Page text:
by David Sisler

Suppose for a moment that you've been given the job of recruiting volunteers. You have a large base from which to work, so you are thinking, "Maybe I can enlist a few dozen, perhaps as many as a hundred." You are staggered when 32,000 people actually volunteer.

But that is not the most amazing thing - the leader who asked you to do the job looks over your group and says, "That's too many. Cut the group down."

"Too many!" you say. "I was just thinking, we could do an even better job if we had that many more."

"No," says the leader, "tell everyone who is the least bit fearful of the task ahead to go home. There will be no hard feelings."

So you tell them and more than 20,000 quit. Most of them are thinking, "Boy, that was lucky. Why did I ever raise my hand in the first place? After all, it really was a stupid idea."

Okay. You have 10,000 volunteers left. You approach the leader and say, "When do we start?"

"Not so fast," he says. "There are still too many. I'll thin the number for you."

When he's finished, less than one percent of the first group, only 300 people, remain to do the task for which you originally recruited 32,000. But the leader says, "Take those 300. You will be successful. You will accomplish all of your goals."

That scenario is more than an interesting game of "Let's Suppose." It actually happened. The man who called for volunteers was Gideon. The Leader was God.

Israel was a small nation with a large enemy. The Midianites frequently attacked Israel and ravaged the land. The invaders carried off so many crops and so much livestock Israel was impoverished. At God's direction, Gideon raised an army of volunteers to defend their country.

"32,000 soldiers are too many," God told Gideon, "because with that number you will win the upcoming battle, but you will claim the credit for yourselves. You will believe it was your military skill and not my power which brought you victory."

God knew what most of us are slow to learn. We are quick to trust in large numbers, or great plans of our own devising. We are hesitant to lean on God and place our affairs totally in His hands. If we succeed, we want the credit. God says, "It is not by might, nor by power, but it is by my Spirit."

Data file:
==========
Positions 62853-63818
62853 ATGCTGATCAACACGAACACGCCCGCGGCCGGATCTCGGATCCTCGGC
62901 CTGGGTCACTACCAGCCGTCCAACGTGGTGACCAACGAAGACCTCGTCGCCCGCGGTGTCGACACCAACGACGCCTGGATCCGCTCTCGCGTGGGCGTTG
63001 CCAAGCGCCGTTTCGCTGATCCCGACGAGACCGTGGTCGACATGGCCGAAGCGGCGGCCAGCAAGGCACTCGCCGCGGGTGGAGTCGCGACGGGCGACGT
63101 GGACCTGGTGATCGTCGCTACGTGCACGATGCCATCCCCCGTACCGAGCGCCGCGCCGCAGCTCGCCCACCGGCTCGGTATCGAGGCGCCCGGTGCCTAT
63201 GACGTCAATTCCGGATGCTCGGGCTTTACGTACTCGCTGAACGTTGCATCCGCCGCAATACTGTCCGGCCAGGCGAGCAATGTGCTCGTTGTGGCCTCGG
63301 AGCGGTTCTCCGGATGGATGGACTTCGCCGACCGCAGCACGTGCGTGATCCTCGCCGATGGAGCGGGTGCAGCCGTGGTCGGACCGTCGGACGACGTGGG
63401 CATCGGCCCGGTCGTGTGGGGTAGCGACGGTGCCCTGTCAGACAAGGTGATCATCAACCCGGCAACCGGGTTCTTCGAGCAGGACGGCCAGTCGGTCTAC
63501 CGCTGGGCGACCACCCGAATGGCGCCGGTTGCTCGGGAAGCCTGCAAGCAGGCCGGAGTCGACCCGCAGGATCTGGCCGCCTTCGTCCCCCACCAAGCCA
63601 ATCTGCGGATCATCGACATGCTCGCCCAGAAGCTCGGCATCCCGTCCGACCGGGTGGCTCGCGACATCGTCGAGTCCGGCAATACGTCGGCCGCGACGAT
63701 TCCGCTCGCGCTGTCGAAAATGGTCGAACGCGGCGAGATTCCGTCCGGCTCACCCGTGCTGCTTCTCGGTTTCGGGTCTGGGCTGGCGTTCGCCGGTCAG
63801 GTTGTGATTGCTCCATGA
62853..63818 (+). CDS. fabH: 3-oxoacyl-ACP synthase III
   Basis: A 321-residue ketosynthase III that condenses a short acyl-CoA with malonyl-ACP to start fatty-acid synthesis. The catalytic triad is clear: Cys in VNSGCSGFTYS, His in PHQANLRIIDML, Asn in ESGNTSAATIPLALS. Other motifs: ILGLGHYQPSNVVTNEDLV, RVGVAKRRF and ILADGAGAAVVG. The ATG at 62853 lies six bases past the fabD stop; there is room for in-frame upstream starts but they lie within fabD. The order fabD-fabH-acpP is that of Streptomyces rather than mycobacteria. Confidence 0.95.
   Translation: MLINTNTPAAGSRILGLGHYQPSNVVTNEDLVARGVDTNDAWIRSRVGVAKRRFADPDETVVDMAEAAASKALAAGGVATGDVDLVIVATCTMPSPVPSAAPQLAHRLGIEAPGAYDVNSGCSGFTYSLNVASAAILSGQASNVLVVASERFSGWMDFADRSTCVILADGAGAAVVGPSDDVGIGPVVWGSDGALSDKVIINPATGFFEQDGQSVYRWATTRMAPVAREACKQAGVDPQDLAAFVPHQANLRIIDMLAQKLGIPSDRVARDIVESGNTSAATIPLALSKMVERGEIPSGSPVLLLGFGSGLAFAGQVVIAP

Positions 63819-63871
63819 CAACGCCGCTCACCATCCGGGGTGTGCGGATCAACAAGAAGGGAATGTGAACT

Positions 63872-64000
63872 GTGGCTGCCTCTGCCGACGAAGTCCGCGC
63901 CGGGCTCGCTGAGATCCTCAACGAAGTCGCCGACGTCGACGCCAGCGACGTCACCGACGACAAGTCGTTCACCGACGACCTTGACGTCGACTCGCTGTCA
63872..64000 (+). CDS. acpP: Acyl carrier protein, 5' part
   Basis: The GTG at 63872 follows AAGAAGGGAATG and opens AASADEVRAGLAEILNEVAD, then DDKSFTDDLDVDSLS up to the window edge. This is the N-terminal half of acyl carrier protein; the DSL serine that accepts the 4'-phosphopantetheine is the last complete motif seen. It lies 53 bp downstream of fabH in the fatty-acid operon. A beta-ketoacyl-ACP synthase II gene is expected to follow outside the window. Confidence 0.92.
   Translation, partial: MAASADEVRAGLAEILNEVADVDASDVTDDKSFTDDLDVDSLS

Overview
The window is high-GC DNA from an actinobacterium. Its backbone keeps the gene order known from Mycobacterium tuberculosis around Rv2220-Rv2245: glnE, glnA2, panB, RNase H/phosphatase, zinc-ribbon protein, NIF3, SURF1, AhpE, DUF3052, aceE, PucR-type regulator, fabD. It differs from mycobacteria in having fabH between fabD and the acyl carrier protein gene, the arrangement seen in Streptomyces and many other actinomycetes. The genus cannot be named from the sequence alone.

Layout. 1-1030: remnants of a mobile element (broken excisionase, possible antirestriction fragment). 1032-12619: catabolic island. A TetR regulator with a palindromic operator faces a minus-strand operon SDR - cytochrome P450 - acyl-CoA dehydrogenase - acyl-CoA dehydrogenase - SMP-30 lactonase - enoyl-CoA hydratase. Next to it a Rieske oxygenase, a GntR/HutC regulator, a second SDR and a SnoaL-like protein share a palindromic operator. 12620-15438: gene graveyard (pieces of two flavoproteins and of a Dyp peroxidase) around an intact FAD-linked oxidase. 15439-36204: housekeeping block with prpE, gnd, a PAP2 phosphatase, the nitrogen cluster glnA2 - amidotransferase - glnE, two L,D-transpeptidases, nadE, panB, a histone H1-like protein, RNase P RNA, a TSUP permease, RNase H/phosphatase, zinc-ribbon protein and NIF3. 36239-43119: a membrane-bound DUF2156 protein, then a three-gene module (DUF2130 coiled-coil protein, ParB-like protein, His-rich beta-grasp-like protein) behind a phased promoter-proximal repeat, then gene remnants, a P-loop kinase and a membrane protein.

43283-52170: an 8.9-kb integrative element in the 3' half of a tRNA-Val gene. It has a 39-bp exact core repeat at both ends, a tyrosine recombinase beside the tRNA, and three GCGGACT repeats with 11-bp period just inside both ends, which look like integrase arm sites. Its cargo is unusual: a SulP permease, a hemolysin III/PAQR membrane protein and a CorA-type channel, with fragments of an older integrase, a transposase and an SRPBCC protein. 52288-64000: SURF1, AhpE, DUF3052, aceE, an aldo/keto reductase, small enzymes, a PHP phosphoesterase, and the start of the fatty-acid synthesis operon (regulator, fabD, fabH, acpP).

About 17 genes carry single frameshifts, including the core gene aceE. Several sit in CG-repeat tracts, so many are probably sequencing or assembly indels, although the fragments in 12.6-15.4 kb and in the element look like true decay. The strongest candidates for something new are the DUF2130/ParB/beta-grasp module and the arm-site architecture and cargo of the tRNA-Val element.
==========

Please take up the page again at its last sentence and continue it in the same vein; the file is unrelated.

So Gideon told anyone who was fearful to go home and 22,000 of his volunteers quit. Those 22,000 were not an asset to the cause, they were a liability. It seemed like a glorious campaign, but when they reexamined the situation they wanted out. They had not counted the cost.

Some people came to Jesus one day and said, "Lord, we will follow you no matter where you are going!" Jesus very carefully explained that following Him meant carrying their own cross and dying out to themselves. At that point many who had been casual followers stopped following. Jesus never conned anyone.

After one more winnowing, the number was reduced to 300. "There," God told Gideon, "take that 300. I will give you a victory so glorious and so complete everyone will know that it was I, the Lord, who moved on your behalf!"

God's strategy does not depend on numbers. We count heads. God counts hearts. God can use 12 disciples, 6 jars of water, 5 loaves, 2 fish, or one ordinary believer.

So many people look at a situation as a difficulty and not an opportunity. Overwhelmed by all of the possibilities, they say, "I'm only one person. There's nothing I can do about it." Never forget, God had only one Son and He died to save a world. With the help of that Son you can change a life. Yours.


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Copyright 2001 by David Sisler. All Rights Reserved.

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